On my side, I have a X100, and that has filled this nich for me better than film ever did. I am more satisfied with it than any film camera. I still shoot my Voight because of the Zeiss, but really film is dead for me. Last summer I shot 20 rolls of film trying to do a personal project of friends and life. That failed miserably. It cost about $250 in film, developing, scanning, another $200 for a OneStep Polaroid and a used 24mm lens. In the end, I was use to getting usable shots, with film the rate of success is much, much lower. With 4 beers in me, the AF still works fine. After the X100 hit my hand, I knew that was my future to fulfill this need. An X-pro 1 will be in the other hand soon. They work like film, but incorporate advantages made that the last 20 years that Leica has chosen to leave out.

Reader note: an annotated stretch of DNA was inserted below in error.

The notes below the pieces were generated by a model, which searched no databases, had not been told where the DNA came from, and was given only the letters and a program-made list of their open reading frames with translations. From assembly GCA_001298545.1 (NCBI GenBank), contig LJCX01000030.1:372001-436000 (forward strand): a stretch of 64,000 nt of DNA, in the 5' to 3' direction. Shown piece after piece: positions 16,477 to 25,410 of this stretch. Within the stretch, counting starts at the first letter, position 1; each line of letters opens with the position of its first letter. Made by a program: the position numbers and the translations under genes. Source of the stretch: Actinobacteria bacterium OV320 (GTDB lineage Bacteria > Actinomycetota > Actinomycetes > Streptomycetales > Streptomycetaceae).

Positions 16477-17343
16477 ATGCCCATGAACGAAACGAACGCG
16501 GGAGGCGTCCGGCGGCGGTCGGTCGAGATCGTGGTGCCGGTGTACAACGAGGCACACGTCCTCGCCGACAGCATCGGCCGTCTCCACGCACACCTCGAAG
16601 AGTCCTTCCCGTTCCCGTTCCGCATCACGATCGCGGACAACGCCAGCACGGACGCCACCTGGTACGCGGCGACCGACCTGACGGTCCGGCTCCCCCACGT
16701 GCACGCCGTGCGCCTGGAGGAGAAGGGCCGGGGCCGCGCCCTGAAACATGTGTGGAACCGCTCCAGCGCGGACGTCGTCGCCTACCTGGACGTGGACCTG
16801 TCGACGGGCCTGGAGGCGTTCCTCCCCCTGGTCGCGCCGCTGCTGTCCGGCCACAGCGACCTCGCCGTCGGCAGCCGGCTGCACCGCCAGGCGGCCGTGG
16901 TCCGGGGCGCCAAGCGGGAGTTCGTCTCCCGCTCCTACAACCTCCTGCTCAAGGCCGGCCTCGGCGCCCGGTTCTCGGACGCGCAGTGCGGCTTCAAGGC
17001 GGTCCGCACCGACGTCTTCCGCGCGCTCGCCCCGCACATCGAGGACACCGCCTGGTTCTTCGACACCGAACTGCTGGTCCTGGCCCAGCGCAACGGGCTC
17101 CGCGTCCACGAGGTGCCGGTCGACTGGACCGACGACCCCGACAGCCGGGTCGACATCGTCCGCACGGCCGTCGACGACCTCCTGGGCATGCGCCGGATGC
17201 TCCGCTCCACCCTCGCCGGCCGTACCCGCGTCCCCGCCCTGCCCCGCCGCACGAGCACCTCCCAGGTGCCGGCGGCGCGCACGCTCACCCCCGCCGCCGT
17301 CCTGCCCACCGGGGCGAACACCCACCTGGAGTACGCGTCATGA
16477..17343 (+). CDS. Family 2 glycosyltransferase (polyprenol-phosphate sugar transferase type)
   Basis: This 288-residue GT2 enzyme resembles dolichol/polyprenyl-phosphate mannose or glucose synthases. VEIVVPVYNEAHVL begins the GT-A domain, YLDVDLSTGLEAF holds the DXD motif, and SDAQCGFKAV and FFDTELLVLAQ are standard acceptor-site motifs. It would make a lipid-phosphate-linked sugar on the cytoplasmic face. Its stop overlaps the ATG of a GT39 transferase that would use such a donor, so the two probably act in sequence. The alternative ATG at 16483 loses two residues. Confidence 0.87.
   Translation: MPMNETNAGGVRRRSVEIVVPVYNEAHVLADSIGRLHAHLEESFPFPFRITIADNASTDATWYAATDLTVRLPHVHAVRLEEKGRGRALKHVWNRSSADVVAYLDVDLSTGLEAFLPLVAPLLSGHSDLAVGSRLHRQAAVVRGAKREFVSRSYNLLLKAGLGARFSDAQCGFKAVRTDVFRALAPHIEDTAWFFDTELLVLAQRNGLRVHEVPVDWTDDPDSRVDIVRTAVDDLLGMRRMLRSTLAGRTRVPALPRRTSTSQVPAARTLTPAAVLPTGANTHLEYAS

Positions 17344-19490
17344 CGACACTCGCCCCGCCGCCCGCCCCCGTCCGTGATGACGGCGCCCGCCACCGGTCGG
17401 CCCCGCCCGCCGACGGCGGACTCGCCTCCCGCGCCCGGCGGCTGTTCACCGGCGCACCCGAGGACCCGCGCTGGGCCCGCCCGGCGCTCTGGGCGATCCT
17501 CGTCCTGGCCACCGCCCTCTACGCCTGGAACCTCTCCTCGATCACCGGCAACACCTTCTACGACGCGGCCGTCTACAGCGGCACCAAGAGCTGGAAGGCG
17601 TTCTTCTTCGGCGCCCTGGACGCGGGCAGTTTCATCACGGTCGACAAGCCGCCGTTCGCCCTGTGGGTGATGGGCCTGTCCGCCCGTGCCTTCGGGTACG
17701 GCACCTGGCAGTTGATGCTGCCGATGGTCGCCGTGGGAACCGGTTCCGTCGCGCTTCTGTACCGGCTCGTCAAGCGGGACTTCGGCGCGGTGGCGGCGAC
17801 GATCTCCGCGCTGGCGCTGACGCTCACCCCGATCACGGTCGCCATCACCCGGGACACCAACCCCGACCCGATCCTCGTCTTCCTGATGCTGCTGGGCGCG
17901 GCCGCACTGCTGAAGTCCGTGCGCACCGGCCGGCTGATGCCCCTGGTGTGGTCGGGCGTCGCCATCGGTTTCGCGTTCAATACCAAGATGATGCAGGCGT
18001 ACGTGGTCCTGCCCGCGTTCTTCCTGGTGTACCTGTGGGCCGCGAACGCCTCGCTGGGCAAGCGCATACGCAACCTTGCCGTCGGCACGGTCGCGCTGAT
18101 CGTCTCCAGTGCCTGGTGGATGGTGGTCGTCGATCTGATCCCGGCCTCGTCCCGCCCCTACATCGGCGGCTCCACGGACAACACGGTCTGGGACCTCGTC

So, $6,900 for a body, $5,000 for a 50mm f1.4, $3,200 for a 35mm f2, $4,000 for a 28mm f2 and all of that comes to just shy of $20,000. I don’t care who you are, prices at that level are not relative- that is expensive! When you can buy the whole X-pro 1 with a X100 for $4,000, and honestly get a similar experience that they were looking for in the first place, that premium reaches a bit too far. If they sold the bodies for 50% less, I think that would bring it more in line. Digital bodies just are not worth that cost.

    Are there places for Leica? Of course. Is the price justified for the work that goes into making them, Probably. Is it “worth” the price? Not a chance. Why do people want them? Because they can’t afford them. (It really is that simple.) Would I take one if someone offered it, Hell yeah!

    • November 11, 2012 at 8:02 pm

      Dear Jared,
      I agree on most things that you said – and Roman, your writing style is absolutely admirable.
      However, there is one argument that hasn’t been mentioned in the whole thread of conversation, and it is important for me.
      The only reason I would like a Leica M (Not the monochrome) is that I consider it the most beautiful camera ever made, and one of the most beautiful objects on the world for me.